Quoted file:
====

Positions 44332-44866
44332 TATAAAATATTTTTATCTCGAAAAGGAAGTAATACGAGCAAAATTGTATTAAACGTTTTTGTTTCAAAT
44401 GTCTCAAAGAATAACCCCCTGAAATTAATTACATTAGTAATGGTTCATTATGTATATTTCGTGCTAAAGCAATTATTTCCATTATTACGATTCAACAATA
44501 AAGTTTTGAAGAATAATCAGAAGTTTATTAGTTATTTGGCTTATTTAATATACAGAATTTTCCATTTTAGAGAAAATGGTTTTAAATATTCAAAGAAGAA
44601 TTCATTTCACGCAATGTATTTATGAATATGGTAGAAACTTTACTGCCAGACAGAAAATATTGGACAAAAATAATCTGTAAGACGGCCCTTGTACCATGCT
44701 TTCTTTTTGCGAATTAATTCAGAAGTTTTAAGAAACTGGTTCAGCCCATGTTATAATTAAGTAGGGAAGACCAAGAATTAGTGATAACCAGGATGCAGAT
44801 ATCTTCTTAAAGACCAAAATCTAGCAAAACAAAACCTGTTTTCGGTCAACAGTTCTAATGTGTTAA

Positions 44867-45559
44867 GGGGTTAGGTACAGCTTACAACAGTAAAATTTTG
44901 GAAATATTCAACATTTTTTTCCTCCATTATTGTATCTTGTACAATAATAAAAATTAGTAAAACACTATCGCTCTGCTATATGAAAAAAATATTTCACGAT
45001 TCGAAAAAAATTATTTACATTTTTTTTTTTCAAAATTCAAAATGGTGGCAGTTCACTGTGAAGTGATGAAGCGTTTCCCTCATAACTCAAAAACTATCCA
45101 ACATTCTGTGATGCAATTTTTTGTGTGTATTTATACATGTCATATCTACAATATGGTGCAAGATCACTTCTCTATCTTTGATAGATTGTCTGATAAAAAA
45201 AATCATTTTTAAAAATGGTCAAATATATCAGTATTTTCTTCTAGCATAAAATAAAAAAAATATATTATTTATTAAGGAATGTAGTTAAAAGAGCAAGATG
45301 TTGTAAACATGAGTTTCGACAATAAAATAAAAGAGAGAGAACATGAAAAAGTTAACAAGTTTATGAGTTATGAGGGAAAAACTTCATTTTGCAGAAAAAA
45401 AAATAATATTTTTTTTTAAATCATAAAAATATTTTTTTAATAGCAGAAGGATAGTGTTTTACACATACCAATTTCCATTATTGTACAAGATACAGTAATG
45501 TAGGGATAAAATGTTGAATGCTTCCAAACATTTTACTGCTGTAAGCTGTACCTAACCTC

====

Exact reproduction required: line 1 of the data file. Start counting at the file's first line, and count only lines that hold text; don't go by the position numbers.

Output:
Positions 44332-44866